**Guo Jing-Lei**

Department of Computer Science, Hua Zhong Normal University, Wuhan Hubei, 430079, China

Wu Zhi-jian

State Key Lab of Software Engineering, Wuhan University, Wuhan Hubei, 430072, China

Department of Computer Science, Hua Zhong Normal University, Wuhan Hubei, 430079, China

Wu Zhi-jian

State Key Lab of Software Engineering, Wuhan University, Wuhan Hubei, 430072, China

Inverse problem which arise widely in scientific and engineering areas is to find out unknown properties of the objects. The ill-posed and nonlinear nature of inverse problem causes the difficulties of solving such problems. An improved particle swarm optimization with new velocity updating equation and without velocity limit is proposed to solve the parameter identification of elliptic differential equation problem. When the evolution process falls in the stagnation state, new promising particles are generated randomly by multi-parents crossover operator. The numerical results show that hybrid PSO algorithm is effective to solve parameter identification problems of elliptic differential equation and is not very sensitive to noise.

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Guo Jing-Lei and Wu Zhi-jian, 2011. Parameter Identifications of Elliptic Differential Equation by Hybrid Particle Swarm Optimization. *Information Technology Journal, 10: 152-157.*

**DOI:** 10.3923/itj.2011.152.157

**URL:** https://scialert.net/abstract/?doi=itj.2011.152.157

The aim of inverse problem is to find out an unknown property of an object, or a medium, from the observation of a response of the object (Ramm, 2005). Inverse problems arise widely in scientific and engineering areas (Isakov, 2006). For example, the inverse problem is to find the subsurface inhomogeneities by sending an acoustic wave in geophysics; in nondestructive testing, the inverse problem is to find a defect in the material by the Eigen frequencies. The nonlinear and ill-posed nature of inverse problem causes the instability of the solutions, i.e., slight changes in the observed data may lead to significant deviations in the solutions. So far, a variety of mathematical or physical methods is used to solve inverse problems (Ito and Kunish, 1985). In these methods, Pulse Spectrum Technology (PST) and regularization method are used widely. But PST method strongly depends on the selection of initial model. If the initial model is inappropriate, PST method easily falls into local optimal. Similarly, the effect of regularization method is decided by the choice of regularier. Much literature discusses the choice of regularization parameters (Ben-Yu and Zou, 2001; Huang and Zou, 2007; Li and Zou, 2007; Liu and Zou, 2007; Jin and Zou, 2008). Wu *et al*. (2004) originally proposed an elite-subspace evolutionary algorithm to solve parameter identification of inverse problems and the measure noise was taken into consideration firstly.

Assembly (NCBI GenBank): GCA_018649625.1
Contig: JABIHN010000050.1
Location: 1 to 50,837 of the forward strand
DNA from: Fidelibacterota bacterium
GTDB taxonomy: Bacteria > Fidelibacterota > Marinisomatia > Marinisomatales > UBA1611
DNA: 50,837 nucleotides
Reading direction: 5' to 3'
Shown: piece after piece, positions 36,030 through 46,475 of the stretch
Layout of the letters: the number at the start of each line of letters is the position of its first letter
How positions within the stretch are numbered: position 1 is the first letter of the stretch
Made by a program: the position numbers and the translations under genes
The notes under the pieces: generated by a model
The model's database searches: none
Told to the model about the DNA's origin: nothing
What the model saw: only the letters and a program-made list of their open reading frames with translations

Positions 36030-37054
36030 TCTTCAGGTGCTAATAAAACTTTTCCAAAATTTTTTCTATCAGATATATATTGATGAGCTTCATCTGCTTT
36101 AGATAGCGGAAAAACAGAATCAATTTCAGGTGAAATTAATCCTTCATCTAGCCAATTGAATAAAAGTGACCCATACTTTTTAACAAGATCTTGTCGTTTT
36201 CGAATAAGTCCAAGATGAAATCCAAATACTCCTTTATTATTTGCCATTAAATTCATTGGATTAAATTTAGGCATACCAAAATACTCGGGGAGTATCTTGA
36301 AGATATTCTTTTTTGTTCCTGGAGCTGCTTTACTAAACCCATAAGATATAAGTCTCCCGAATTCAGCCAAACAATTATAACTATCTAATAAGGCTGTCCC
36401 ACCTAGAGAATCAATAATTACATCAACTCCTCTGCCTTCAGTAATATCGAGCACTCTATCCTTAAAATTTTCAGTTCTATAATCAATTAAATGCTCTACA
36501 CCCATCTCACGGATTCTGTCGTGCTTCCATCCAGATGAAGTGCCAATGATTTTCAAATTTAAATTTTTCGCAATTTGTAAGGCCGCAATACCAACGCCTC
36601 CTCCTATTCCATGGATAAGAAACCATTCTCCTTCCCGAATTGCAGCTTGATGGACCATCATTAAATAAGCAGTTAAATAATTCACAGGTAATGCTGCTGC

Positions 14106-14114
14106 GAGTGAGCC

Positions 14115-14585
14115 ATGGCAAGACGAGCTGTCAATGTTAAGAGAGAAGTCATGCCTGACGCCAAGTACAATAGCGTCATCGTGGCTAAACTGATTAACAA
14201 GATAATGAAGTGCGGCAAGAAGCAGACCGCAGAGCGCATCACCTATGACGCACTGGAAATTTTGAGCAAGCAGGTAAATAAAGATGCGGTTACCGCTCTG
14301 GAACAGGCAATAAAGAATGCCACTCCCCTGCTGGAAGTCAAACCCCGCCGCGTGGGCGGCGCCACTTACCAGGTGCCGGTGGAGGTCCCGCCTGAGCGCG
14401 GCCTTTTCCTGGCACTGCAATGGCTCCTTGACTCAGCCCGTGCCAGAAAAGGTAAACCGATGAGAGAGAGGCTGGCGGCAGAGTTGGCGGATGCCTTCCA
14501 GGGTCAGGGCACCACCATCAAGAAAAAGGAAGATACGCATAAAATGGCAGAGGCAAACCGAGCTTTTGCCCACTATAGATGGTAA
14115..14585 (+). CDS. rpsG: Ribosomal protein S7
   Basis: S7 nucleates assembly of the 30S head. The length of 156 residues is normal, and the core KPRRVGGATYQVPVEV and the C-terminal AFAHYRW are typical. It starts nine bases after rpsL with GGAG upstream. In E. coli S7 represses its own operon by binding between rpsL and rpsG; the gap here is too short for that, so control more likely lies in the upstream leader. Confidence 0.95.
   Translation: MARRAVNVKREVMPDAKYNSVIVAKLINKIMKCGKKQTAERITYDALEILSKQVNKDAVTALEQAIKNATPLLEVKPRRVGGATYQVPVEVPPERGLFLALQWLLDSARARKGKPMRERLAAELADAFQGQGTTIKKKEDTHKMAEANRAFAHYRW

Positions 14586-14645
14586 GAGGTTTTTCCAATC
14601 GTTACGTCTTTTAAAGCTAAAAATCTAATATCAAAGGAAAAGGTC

Particle swarm optimization algorithm which simulates the social insects’ behaviors of searching foods is a population-based intelligence strategy. It converges fast and it is easy to implement. Although some **particle swarm optimization** algorithms are successfully used in many engineering optimization areas (Liang *et al*., 2006; Parsopoulos and Vrahatis, 2004; Kadirkamanathan *et al*., 2006), a few of them solve inverse problems effectively. In this study, a hybrid PSO algorithm is proposed to successfully identify parameter of elliptic differential equation.

**DESCRIPTION OF INVERSE PROBLEM**

The following elliptic problem will be concerned in this study:

(1) |

Here, Ω can be any bounded domain in R with piece wise smooth boundary Γ. The objective of a parameter identification procedure is to choose a parameter q* such that the solution u associated with q* well matches the measured state. In general, the measured data u may be corrupted by measurement errors. The data with noise level δ is denoted by u^{δ}. In practice, we may only measure the state u within a certain time period T for the time-dependent model. And the sampling data u is discrete point. The time interval T = [0,1] is divided equally into n parts, the step size h = 1/n and mesh point x_{i} = ih (i = 0,1,2,…,n). Suppose two boundary points’ values u_{0} and u_{n} are given, the observed values of u^{δ} at each mesh point x_{i} (i = 0,1,2,…,n-1) can be denoted as u^{δ} = (u_{1},u_{2}…,u_{n-1}). f(x) and u are known, the inverse problem is to identify the parameter q.

Co-author Wu proposes using Hat function φ_{0}(x), φ_{1}(x),…, φ_{n}(x) to discretize the parameter q(x). The identified parameter q(x) can be expressed as:

(2) |

Where:

The Eq. 1 can be transformed into discretization form by using difference method and hat functions, as Eq. 3. q(x) can be obtained by solving Eq. 3:

(3) |